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Int’l Support Grows for Beirut Port Blast Fact-Finding Mission

UN High Commissioner for Human Rights Volker Türk
UN High Commissioner for Human Rights Volker Türk

A deadlock in the judicial probe into the Beirut port explosion, which has persisted for nearly two years, has prompted discussions of an international initiative to form a fact-finding mission.

This initiative aims to break the judicial paralysis and rekindle hope for the families seeking the truth and an understanding of the underlying causes of the catastrophe that had taken place.

During a recent session held in Geneva, the UN High Commissioner for Human Rights, Volker Türk, called for the necessity of international action regarding the August 4, 2020, explosion at the Beirut port that killed at least 220 people, wounded thousands, and damaged swathes of the city.

The blast was set off by a fire at a warehouse detonating hundreds of tons of ammonium nitrate.

Türk denounced the lack of accountability on the part of Lebanese authorities regarding those involved in the blast.

On the occasion of the 78th UN General Assembly session, 67 Lebanese lawmakers signed a petition and sent it to the United Nations, non-governmental groups, and human rights organizations.

They asked the UN to help Lebanon create a commission to investigate the blast.

This action received support from the victims’ families, who had also collectively sent a similar petition to the ambassadors of major countries, urging them to speed up the formation of the commission.

A group representing the families of those affected by the port blast, along with lawyer Camille Abu Sleiman, had started talking to ambassadors from countries with permanent seats on the UN Security Council.

They want to encourage the establishment of a fact-finding mission and present the petition, which most members of the Lebanese parliament have signed.

In remarks to Asharq Al-Awsat, Abu Sleiman explained that he was hopeful.

He mentioned that this mission could be set up in different ways, either through a decision by UN Secretary-General António Guterres, the Security Council, or the General Assembly.


Report: Ukraine Likely Behind Attacks on RSF in Sudan for Receiving Assistance from Wagner

Sudan’s Rapid Support Forces (AP)
Sudan’s Rapid Support Forces (AP)
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Report: Ukraine Likely Behind Attacks on RSF in Sudan for Receiving Assistance from Wagner

Sudan’s Rapid Support Forces (AP)
Sudan’s Rapid Support Forces (AP)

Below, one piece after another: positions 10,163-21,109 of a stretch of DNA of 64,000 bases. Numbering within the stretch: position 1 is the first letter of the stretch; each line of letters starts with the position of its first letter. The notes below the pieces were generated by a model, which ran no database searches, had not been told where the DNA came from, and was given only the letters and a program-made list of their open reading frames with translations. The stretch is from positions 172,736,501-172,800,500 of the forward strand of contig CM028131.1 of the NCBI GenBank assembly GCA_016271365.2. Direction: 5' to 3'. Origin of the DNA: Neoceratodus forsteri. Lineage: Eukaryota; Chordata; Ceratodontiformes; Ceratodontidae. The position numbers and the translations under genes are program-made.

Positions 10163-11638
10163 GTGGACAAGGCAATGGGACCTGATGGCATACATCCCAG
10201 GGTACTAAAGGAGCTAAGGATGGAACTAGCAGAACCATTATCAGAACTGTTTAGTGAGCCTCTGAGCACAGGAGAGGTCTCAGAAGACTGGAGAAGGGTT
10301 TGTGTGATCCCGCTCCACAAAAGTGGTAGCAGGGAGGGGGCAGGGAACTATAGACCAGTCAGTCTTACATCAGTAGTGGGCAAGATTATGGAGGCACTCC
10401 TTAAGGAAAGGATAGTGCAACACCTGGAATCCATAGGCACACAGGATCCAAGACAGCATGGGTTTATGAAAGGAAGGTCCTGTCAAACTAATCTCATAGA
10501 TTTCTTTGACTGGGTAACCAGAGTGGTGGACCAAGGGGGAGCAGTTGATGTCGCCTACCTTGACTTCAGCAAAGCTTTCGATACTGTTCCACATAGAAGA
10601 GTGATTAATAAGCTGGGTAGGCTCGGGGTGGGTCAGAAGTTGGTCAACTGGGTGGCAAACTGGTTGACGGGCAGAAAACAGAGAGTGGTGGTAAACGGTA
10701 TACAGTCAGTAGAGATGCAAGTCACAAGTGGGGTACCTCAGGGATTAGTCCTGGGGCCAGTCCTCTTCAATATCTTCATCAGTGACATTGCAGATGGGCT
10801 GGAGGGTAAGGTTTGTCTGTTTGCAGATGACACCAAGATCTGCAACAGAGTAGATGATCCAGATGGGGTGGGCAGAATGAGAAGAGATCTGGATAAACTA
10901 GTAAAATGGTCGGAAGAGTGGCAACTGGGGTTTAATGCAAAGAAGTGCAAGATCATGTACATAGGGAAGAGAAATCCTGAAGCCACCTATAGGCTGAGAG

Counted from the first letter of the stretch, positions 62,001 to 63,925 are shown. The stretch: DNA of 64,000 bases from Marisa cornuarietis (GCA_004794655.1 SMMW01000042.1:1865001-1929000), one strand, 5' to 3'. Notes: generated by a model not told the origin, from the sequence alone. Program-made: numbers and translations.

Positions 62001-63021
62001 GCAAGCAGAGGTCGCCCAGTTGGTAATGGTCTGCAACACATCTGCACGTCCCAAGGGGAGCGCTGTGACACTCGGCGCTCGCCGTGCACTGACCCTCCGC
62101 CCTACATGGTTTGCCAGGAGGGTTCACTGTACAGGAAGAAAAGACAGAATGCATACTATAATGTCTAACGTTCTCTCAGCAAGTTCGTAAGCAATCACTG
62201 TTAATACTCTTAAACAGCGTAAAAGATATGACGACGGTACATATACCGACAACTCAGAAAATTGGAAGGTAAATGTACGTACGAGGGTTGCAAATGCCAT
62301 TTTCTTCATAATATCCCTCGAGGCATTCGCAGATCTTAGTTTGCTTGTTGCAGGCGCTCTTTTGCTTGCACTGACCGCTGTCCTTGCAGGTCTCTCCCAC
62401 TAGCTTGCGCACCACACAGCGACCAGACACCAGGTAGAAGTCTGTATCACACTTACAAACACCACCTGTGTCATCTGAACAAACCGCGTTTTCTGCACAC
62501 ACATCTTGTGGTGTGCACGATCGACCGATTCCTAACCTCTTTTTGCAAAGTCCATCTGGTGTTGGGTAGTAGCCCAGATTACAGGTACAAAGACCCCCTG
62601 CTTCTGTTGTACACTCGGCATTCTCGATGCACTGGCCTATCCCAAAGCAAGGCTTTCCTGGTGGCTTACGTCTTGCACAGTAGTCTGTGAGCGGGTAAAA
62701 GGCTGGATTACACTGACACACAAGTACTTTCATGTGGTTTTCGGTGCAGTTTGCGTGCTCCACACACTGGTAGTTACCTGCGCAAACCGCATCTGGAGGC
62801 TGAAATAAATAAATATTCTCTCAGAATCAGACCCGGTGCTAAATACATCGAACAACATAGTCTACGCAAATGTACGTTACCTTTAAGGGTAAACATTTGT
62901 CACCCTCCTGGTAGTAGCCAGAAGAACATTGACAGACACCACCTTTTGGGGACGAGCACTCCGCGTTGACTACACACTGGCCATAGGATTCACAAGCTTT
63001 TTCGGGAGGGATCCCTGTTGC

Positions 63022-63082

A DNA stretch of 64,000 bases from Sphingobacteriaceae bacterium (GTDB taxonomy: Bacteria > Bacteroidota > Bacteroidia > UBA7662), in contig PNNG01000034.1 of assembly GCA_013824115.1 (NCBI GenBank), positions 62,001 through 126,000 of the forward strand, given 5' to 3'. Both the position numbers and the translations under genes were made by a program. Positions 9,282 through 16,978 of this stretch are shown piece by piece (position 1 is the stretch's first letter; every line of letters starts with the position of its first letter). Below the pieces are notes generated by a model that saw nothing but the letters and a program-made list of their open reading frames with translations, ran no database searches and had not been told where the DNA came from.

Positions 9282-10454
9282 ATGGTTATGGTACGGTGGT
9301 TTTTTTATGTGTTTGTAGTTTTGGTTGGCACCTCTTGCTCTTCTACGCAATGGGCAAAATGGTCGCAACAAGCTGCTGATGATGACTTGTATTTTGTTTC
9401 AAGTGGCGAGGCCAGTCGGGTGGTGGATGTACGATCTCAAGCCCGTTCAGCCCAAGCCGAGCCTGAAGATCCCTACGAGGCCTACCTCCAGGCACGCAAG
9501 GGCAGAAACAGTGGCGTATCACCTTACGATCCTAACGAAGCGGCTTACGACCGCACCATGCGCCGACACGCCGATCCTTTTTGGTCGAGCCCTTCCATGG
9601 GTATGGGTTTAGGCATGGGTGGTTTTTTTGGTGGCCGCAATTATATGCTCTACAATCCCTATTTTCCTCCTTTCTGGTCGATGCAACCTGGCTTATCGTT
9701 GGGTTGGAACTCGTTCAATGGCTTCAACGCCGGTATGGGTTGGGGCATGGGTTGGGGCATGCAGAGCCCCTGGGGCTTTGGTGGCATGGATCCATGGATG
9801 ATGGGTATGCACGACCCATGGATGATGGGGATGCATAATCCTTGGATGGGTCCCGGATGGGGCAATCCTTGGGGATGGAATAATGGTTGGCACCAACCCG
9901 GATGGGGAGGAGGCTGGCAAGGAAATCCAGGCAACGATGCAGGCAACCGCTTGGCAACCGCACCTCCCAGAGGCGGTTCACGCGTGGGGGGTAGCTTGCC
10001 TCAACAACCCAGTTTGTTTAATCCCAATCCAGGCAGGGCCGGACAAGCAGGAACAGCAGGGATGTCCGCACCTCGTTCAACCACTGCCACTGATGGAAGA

Ukrainian special services were likely behind a series of recent attacks on the Wagner-backed Rapid Support Forces (RSF) near Sudan’s capital, CNN reported on Wednesday.

The attacks raise the prospect that the fallout from Russia’s invasion of Ukraine has spread far from the frontlines.

Speaking to CNN, a Ukrainian military source described the operation as the work of a “non-Sudanese military.” Pressed on whether Kyiv was behind the attacks, the source would only say that “Ukrainian special services were likely responsible.”

The operation involved a series of attacks on the RSF paramilitary group, which is believed to be receiving assistance from Wagner, the Russian mercenary group, in its fight against the Sudanese army for control of the country.

CNN said it was unable to independently confirm Ukraine’s involvement in the series of strikes. But video footage obtained by CNN pointed to the Ukrainian-style drone attacks in Omdurman and other cities.

Experts also said the tactics used – namely the pattern of drones swooping directly into their target – were highly unusual in Sudan and the wider African region.

CNN added that the videos showed that two commercially available drones widely used by Ukrainians were involved in at least eight of the strikes, with Ukrainian text seen on the drone controller.

The two drones are known as the First-person view (FPV) and the DJI MAVIC 3.

The DJI MAVIC 3 drone has a maximum flight distance of 30 kilometers, a video transmission range of 15 kilometers and 46 minutes of flying time, which would indicate that the pilot would have been operating the drone inside, or very close to, the city of Omdurman.

A high-level Sudanese military source said he had “no knowledge of a Ukrainian operation in Sudan” and did not believe it was true.

The powerful Russian mercenary group has played a public and pivotal role in Moscow’s foreign military campaigns, namely in Ukraine, and has repeatedly been accused of committing atrocities.

In Africa, it has helped to prop up Moscow’s growing influence and seizing of resources.

The Wagner Group first appeared in Sudan in 2017 after former President Omar Bashir's visit to Moscow, where he asked for security and military assistance from Russian President Vladimir Putin, in exchange for providing Russia a naval military base in Port Sudan.

At the time, the Meroe Gold company was founded to supervise the extraction of gold from Sudan’s mine. The company was part of the empire of the mercenary group’s late leader Yevgeny Prigozhin, who consolidated control over Wagner’s activities in Africa.

Several sides accuse the Wagner group of building a close relationship with RSF paramilitary fighters and their leader Mohamed Hamdan Dagalo – widely known as Hemedti.